I am a former pediatric oncology nurse and a current nurse scientist studying human flourishing and positive growth in AYAs with cancer, especially by using the power of storytelling and nurse-patient therapeutic relationships. Human flourishing can be defined as a state in which all aspects of a person’s life are good, and my goal as a researcher is to find ways to promote human flourishing in AYAs with cancer. This research journey started from a conversation with one AYA about ten years ago.
Oncology nurses mostly meet their patients during the most intensive part of those patients’ lives, during their treatment. When their patients leave the hospital after their treatment, nurses believe and hope that those patients will now live happily ever after. At least, I thought so as a pediatric oncology nurse until I met a 19-year-old teenager who was diagnosed with osteosarcoma and completed his treatment two years before I met him. I was interviewing him, and he told me that he had stayed at home during the past two years, without meeting anyone other than his family, because he was not prepared to face the stigma of his community that he had never expected. He even said that his life during his treatment was much happier than now, as he received so much support during the treatment, but now no one understands him, even his own family.
His story made me wonder whether we, health care providers, are providing the most optimal care to AYAs with cancer. While traditional care prioritizes survival and symptom elimination, are we providing enough opportunities to AYAs to let them develop the capacity to deal with lifelong challenges and move toward the future? What does it mean to truly live well, and is the health care we provide as healthcare providers really the best for such a good life? This interview experience left me with an important question that I would like to devote my life to answering.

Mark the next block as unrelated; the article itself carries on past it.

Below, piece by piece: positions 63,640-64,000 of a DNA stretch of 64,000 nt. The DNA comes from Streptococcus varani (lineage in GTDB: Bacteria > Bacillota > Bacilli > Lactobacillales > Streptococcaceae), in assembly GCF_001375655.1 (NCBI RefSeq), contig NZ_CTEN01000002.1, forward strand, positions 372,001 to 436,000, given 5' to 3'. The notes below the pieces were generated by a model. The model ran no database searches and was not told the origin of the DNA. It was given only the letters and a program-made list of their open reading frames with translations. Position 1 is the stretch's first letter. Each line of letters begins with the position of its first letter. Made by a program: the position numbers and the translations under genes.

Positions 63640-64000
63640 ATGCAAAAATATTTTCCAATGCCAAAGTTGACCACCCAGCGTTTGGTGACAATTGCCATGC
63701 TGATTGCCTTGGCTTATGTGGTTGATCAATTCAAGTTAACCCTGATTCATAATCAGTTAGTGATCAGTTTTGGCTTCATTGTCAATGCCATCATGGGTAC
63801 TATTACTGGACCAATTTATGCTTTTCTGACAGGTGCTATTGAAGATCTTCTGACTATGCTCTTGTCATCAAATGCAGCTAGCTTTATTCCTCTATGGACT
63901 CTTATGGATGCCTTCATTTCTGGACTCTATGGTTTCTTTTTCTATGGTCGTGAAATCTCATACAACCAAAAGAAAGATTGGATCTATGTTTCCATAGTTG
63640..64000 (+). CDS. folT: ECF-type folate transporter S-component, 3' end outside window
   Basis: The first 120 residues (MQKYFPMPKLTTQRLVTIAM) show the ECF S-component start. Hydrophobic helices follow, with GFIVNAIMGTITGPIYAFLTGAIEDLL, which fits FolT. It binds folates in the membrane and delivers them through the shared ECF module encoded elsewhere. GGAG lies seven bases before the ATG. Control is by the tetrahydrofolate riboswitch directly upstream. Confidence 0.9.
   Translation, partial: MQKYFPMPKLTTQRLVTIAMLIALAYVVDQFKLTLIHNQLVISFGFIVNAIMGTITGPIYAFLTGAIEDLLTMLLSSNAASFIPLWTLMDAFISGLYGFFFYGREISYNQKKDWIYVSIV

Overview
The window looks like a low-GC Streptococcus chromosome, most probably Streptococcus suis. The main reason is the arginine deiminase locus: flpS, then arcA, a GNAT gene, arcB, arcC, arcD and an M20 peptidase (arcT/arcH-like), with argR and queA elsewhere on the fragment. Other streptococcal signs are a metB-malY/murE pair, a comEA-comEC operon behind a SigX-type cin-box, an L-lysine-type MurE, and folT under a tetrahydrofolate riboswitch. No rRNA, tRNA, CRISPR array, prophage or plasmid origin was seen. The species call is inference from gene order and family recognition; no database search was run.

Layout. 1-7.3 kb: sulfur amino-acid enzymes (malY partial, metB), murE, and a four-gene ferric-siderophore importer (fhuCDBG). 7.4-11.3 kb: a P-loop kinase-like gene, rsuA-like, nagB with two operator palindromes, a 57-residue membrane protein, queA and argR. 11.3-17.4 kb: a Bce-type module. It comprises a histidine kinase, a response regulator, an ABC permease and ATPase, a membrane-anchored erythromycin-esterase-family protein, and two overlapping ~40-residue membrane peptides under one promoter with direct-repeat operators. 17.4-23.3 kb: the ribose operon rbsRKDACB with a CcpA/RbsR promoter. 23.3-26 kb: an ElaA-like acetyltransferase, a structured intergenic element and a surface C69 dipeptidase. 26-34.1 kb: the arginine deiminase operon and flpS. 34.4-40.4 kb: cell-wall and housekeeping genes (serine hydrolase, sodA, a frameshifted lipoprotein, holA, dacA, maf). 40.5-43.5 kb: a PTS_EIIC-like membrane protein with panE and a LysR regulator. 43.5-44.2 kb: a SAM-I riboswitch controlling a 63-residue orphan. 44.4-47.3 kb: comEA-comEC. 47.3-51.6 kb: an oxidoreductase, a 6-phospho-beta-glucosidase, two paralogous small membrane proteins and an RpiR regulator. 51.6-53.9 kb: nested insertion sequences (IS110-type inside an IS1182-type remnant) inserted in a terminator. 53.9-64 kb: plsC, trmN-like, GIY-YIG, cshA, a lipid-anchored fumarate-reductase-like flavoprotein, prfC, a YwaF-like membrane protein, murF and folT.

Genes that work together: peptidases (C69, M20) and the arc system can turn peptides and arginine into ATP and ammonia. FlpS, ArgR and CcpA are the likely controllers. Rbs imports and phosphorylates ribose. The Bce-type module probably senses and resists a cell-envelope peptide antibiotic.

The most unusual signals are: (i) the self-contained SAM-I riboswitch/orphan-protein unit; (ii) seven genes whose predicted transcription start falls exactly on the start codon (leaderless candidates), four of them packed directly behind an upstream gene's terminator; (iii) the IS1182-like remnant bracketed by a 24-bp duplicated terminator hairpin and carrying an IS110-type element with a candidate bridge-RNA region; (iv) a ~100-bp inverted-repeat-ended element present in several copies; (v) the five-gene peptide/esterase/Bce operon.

At the same time, I found a little hope. Even though he was having a hard time, it was encouraging that he nevertheless responded to my interview invite –which took a lot of courage– because he wanted to change his life. He didn’t want to give up. In the course of sharing experiences over multiple interviews, he found his own solutions. Eventually he said he would start studying again, and went to college to major in Education. All I did was provide him with a safe place to tell his story and just listen, listen, and listen. Carefully. As I have witnessed the positive impact of talking to someone and having someone listen to their voice, I am trying to find answers to my question in narratives and storytelling.
Finally, I would like to emphasize that the impact of health care, clinical practice, and research is always mutually beneficial not only to patients and their families, but also to health care providers and researchers. The relationships between patients or research participants and health care providers or researchers are not unidirectional. We can always exchange something positive with each other. For example, my professional identity and the meaning of my life have grown and developed in relation to my patients and participants, and it is still growing and transforming. When my 17-year-old patient wrote me a letter with a beautiful drawing of my face, this one piece of paper completely changed my life as a nurse and made me want to be a better person, a better nurse, and a better researcher. Thus, I believe this mutually beneficial, therapeutic relationship between patients and health care providers could be another piece that we can use to promote human flourishing in AYAs with cancer.
As a nurse scientist, I will continue to answer my questions and find better ways to promote human flourishing in AYAs. In a recent interview, one participant told me, “Thank you for listening to our voices.” I want to take this opportunity to respond to their kind words.
Thank you for letting me find the meaning of my life.
By: Eunji Cho